Maybe I'm just not being clear:
The 6L6GC I am thinking of is an audio-frequency power pentode - commonly found, these days, in electric guitar amp boxes. (see below)

You'll find a lot of chatter on the guitar amp groups about their blue/purple glow in operation.
The blue glow is characteristic of tubes using mercury vapor as opposed to a simple vacuum action.
Without the vapor, the only part that should glow at all is the heater (on the cathode).

But I don't have one handy to check - so I could be mistaken.

I do have my own refs though:

A FAQ: http://www.rru.com/~meo/Guitar/Tubes/blue_glow.html

... also see specs.
http://www.tubeampdoctor.com/images/...2008.07.11.pdf
... notice the pic shows a clear orange glow from the heater? The purple tinge is not evident though.

I believe the Sylvana Engineering Data Service reference in FAQ is available in docstoc:
http://www.docstoc.com/docs/81418143...g-data-service

... the color in his tube picture is abnormal.
I agree - it should be bluer - you wouldn't normally get the 6L6GC with argon or neon, which is the other way you see pinky or reddish glows in the gas.

There are plenty of pics of the tube in normal operation - you'll see that the exact color of the glow varies with manufacturer and use.

I don't see a disagreement.
nsaspook
#9
Jan17-14, 10:28 PM
P: 649
Quote Quote by Simon Bridge View Post
Link reference needs to be more specific
... don't know what it is supposed to show or which part you are referring to.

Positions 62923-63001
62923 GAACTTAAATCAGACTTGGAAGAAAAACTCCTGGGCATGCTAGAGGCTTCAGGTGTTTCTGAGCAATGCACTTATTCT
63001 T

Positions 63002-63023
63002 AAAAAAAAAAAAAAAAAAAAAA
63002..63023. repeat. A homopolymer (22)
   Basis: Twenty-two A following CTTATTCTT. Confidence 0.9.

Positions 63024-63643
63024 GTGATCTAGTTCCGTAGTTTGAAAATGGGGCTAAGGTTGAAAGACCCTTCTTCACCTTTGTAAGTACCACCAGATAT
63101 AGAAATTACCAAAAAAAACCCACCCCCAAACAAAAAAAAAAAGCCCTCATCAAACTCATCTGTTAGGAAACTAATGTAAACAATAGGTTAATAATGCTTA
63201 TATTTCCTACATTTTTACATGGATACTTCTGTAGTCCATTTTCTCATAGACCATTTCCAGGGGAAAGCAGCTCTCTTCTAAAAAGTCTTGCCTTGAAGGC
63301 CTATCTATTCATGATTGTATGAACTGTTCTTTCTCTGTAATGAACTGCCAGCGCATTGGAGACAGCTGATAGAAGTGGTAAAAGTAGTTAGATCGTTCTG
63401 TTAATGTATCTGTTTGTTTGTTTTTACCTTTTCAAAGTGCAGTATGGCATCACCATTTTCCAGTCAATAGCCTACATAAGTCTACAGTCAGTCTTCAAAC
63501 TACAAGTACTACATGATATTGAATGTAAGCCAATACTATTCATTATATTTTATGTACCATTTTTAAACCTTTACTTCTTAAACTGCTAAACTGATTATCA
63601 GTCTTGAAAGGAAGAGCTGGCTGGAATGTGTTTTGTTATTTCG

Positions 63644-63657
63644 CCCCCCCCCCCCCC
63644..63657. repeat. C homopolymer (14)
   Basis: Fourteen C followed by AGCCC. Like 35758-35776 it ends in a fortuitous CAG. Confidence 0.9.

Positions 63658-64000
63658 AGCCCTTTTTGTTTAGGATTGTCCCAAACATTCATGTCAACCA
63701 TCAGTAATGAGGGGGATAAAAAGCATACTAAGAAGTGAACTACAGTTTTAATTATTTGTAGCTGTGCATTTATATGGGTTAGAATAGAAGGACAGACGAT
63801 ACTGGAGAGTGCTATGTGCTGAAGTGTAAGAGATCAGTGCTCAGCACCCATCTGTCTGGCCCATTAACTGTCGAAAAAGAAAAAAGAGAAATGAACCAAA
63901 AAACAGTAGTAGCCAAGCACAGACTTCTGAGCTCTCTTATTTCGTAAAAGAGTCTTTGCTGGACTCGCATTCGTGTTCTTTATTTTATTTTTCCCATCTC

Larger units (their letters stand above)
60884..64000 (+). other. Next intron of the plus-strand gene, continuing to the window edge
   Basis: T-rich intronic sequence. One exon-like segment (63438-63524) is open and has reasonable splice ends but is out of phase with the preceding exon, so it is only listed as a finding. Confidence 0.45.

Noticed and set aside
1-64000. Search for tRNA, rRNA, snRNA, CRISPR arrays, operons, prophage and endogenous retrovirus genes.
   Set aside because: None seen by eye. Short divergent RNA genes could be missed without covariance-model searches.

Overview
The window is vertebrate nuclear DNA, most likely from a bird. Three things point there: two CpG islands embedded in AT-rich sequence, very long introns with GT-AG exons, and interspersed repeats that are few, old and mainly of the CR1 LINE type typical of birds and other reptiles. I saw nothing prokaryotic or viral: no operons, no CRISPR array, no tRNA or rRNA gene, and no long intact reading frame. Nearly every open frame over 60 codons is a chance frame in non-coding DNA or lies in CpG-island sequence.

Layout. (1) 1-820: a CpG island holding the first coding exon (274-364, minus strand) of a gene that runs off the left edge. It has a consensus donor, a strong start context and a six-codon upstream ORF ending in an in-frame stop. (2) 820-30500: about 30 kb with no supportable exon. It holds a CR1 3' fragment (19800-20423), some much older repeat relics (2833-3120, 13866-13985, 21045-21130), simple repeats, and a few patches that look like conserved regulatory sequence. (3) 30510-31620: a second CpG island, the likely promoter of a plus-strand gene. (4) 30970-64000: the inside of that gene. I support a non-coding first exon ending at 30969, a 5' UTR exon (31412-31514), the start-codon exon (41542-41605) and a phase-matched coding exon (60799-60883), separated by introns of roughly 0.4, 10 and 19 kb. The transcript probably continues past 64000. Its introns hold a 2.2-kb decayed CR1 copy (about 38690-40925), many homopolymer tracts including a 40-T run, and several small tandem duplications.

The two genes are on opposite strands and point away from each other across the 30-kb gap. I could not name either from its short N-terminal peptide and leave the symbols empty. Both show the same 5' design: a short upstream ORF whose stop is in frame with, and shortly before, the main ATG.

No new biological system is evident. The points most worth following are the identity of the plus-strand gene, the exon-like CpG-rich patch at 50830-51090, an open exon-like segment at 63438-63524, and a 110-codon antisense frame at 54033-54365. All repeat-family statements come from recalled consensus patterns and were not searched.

I don't think we are actually disagreeing though: if you've got a better answer to OPs question, I'd love to hear it... it's why I'm here after all...


I'll take your word for it.

I wanted to make a distinction between a "vacuum tube" (I know them as "thermionic valve"s) and a "tube designed to have a vacuum in it" - reason: see context above. I don't know what you mean by "normal" in this context.

I don't see a disagreement.
Not much of a disagreement really but a clarification.

Normal in this case would be a "6L6 type thermionic valve" with very little residual gas. When I was younger I rebuilt a quite a few tube audio amplifiers. (some were even for guitars ) Mercury vapor tubes were normally only seen in the rectifier sections or as power switches as they are very non-linear.

As I was explaining in the other thread the 'normal' blue glow in receiving type tubes is not from gas ionization, it's from FLUORESCENCE per your link:

A FAQ: http://www.rru.com/~meo/Guitar/Tubes/blue_glow.html

Q: "Does the blue glow mean my tubes are 'gassy'?"

A: No. Gassy tubes are characterized by excessive grid currents and other poor performance characteristics. Extremely gassy tubes may glow with a pinkish cast throughout the entire tube. A faint blue glow on the glass, or inside the plate structure is completely normal. In fact tubes exhibiting this glow are frequently lower in residual gas.
Sorry for side-tracking the thread on Aurora, your information on them was pretty cool.